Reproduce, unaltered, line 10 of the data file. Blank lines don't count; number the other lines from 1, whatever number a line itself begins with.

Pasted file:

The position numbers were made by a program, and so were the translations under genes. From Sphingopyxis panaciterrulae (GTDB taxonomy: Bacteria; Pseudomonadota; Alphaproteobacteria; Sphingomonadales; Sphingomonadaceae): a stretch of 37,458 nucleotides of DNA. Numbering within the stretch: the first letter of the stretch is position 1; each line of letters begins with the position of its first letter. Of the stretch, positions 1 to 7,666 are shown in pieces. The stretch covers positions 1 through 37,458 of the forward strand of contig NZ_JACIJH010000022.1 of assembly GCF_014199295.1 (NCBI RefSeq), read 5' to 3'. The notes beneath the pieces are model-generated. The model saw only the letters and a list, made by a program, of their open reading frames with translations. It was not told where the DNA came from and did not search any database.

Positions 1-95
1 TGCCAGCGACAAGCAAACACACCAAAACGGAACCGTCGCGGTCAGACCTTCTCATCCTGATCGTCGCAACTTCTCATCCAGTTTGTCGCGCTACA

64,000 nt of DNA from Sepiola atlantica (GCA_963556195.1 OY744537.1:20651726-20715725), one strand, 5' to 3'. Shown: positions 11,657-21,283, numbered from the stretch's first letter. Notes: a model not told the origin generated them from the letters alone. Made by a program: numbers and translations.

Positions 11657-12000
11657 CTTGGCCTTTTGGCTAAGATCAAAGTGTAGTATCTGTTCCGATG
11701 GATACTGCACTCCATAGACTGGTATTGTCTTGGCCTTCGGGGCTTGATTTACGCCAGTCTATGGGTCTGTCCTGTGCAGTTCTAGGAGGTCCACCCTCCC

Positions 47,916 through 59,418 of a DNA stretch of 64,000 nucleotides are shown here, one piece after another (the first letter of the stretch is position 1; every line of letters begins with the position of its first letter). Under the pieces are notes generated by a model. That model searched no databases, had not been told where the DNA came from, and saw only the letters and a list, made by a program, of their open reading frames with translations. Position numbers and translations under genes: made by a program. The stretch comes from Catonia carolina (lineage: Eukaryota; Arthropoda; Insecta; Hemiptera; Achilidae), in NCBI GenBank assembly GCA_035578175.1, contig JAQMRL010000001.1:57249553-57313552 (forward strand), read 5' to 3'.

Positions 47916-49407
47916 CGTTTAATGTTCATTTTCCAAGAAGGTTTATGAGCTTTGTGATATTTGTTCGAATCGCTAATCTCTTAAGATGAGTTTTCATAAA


47916 CGTTTAATGTTCATTTTCCAAGAAGGTTTATGAGCTTTGTGATATTTGTTCGAATCGCTAATCTCTTAAGATGAGTTTTCATAAA